MPSC scam: Accused discharged in one case
The man who was chairman of the MPSC at the time of the 1999 multi-crore scam has been partly redeemed by the court, at least as far as a disproportionate assets case is concerned.india Updated: Mar 03, 2009 00:42 IST
The man who was chairman of the Maharashtra Public Service Commission (MPSC) at the time of the 1999 multi-crore scam has been partly redeemed by the court, at least as far as a disproportionate assets case is concerned.
The former MPSC chairman, Shashikant Karnik, and his wife, Sharmila, were late last week discharged by the special Anti-
Corruption Bureau (ACB) court in the disproportionate assets case filed in December 2005.
Karnik was arrested on July 14, 2002 in connection with the main, 1999 MPSC exam malpractices case that was lodged on June 20 that year.
He was released on bail on October 1 that year, only to be arrested again in April 2003 after the high court cancelled his bail.
He finally got bail again after two years.
In the course of the MPSC scam investigations, the ACB had conducted raids on two homes owned by Karnik and claimed the former vice-chancellor of the University of Mumbai had amassed crores of rupees.
The ACB registered a separate offence, that of possession of assets disproportionate to known sources of income.
His wife was also made an accused since she, too, had served as a government servant; she was a lecturer with an aided educational institute in the city.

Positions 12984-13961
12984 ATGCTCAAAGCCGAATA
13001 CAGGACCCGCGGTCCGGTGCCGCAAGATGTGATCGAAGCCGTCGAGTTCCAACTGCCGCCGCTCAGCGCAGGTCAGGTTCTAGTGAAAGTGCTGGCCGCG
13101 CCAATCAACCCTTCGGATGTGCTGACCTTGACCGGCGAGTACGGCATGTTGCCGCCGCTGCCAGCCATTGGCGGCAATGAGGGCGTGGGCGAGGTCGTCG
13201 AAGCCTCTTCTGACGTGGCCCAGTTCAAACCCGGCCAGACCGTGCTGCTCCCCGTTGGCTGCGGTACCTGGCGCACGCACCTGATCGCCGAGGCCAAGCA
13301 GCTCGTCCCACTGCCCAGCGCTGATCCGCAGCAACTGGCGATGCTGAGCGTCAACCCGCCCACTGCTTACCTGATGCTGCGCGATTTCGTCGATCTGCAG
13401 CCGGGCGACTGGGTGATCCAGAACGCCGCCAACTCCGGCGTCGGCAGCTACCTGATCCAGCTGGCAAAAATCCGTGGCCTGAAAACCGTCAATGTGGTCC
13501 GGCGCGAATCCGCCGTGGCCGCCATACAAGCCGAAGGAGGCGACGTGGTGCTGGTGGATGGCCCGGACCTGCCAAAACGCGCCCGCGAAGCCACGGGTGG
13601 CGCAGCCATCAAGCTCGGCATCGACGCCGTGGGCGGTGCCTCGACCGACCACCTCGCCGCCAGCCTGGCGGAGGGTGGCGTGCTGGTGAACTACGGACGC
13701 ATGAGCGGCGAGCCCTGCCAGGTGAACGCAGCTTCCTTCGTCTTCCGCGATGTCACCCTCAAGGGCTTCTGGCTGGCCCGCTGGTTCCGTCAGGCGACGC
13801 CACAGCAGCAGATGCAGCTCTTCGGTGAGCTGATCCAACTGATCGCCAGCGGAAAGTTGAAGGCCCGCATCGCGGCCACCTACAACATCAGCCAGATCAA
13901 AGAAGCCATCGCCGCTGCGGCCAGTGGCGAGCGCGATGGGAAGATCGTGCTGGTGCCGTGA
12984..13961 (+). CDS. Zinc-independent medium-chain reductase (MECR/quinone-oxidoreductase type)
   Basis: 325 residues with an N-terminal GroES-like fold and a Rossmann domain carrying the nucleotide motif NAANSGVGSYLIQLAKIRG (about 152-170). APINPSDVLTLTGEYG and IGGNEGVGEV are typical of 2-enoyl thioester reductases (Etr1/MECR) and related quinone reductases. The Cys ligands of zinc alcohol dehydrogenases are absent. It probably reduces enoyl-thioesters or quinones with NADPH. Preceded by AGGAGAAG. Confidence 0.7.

At the time, ACB officials estimated the couple’s worth to be Rs 3.2 crore, which according to them was 380 per cent more than the Karniks’ income from known sources.
The ACB had to file an ‘A’ summary, or a request to court to close the case, instead of a chargesheet when the initial estimates dropped to a mere 6 per cent after investigations.
Special ACB court Judge K.P. Joshi on Friday allowed the ACB plea to discharge Karnik and his wife saying the existence of assets disproportionate to known income sources by 6 per cent was not sufficient to establish the offence under the Prevention of Corruption Act.
Under the provisions of the act, only public servants who acquire or possess property worth 10 per cent more than their income from known sources can be prosecuted.